Thinking about moving house and wondering what to do with your flowerbeds? Are you a renter, wondering if it’s worth it to plan a garden? Why not plant so your garden can move with you? Portable gardening is easy and fun, as long as you think outside the ‘in the ground’ box!
Versatile items you may already own can quickly become ready-to-go gardens, like foldable lightweight greenhouses or milk jugs. Anything with a handle can be repurposed, including hard-sided suitcases and toolboxes. Have an old rusty BBQ? Convert it into an herb garden! Consider upside down planters for veggies, fruit or herbs – just hang ‘em on a hook and pack ‘em up when you move on.
• Planters on wheels: Wheelbarrows, bikes with baskets and wagons.
• Containers with handles. Handbags and planter bags are ideal mini mobile gardens. Just fill with potting mix and plants.
• Plant trolleys. Great for moving heavy pots.
For budget-conscious gardeners:
“One of my favorites is a wooden salad bowl. Drill a few drainage holes; add potting mix and plant with seasonal lettuces, herbs and edible flowers. A colander is perfect for flowers, herbs or ornamentals. Add a chain on the handles for hanging. Line baskets with an old tea towel and add your favourite plants. Just grab the handle when it’s time to move.”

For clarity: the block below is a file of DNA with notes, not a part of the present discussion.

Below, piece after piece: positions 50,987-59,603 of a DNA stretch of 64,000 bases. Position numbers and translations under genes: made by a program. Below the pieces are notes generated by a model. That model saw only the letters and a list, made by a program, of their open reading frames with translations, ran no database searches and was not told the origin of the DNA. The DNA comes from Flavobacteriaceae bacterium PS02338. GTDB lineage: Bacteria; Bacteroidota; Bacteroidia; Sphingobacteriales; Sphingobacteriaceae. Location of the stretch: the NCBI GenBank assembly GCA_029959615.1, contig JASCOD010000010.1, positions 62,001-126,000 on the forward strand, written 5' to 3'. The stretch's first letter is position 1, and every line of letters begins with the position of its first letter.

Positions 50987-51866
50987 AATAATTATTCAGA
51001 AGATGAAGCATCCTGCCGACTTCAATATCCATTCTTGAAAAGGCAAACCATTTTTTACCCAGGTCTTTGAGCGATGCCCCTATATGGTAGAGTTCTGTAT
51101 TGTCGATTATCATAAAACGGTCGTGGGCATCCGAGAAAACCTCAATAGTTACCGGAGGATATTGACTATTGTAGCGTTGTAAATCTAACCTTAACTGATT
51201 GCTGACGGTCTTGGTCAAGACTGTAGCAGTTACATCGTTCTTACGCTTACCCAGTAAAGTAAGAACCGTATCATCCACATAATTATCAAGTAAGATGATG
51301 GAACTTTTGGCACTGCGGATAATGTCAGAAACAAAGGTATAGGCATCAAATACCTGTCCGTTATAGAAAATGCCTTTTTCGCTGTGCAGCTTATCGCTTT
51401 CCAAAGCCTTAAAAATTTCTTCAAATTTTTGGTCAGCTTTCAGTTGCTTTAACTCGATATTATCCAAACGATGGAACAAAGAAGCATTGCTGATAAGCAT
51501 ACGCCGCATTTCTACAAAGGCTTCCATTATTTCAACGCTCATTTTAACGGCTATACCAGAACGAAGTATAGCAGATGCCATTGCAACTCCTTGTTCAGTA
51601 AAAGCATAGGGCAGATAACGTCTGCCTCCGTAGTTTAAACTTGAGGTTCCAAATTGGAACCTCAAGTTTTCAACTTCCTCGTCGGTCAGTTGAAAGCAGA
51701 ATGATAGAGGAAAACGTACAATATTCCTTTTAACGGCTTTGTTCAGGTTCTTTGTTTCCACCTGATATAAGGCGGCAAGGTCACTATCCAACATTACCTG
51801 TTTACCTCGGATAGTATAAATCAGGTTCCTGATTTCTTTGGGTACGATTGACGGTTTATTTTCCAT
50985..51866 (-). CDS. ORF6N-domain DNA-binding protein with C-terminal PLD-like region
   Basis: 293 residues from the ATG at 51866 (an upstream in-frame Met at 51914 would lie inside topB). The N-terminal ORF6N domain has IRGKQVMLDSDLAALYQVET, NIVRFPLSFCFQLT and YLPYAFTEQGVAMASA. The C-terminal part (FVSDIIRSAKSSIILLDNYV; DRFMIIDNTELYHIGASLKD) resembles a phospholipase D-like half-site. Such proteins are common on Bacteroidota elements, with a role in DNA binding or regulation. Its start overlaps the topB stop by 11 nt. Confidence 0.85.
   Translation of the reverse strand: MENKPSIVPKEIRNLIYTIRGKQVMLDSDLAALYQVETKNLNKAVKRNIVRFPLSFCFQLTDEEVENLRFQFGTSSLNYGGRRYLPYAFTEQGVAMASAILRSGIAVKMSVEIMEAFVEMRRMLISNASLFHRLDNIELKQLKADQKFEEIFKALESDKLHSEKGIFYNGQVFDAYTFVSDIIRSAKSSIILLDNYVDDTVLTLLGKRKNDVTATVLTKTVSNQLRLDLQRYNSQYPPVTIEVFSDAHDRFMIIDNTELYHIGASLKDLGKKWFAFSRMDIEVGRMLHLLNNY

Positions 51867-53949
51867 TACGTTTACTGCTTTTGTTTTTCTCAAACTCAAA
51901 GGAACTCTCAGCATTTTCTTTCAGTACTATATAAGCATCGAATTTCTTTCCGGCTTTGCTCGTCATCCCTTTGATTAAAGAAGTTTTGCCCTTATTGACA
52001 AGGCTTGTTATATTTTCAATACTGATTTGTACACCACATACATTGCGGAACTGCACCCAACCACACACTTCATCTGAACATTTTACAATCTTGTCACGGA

When space is an issue:
“Microgreens are a pick-up-and-grow garden you can plant in a tiny upcycled plastic box. Sow seeds in an inch of soil, and then place on a sunny kitchen bench or windowsill. I’ve had friends travel in a van around the country growing food on the road this way. I call them ‘meals on wheels’! Sprouts: You just need a jar for these, so they’re a perfect portable edible solution. Plastic stackable planters are ideal space-savers that are easy to transport. Vertical garden structures like mini greenhouses, bamboo tepees and vertical wall pockets can all be folded up. Many DIY shelf kits can also be dismantled easily and reassembled at your new house.”
Did you know that winter is the best time to move if you’re a gardener? During cooler weather, plants are dormant or growing slowly, so you can easily dig them up and transport them without damaging them.
Upcycled Tin Can & Colander Planters
Photo Credit – The Micro Gardener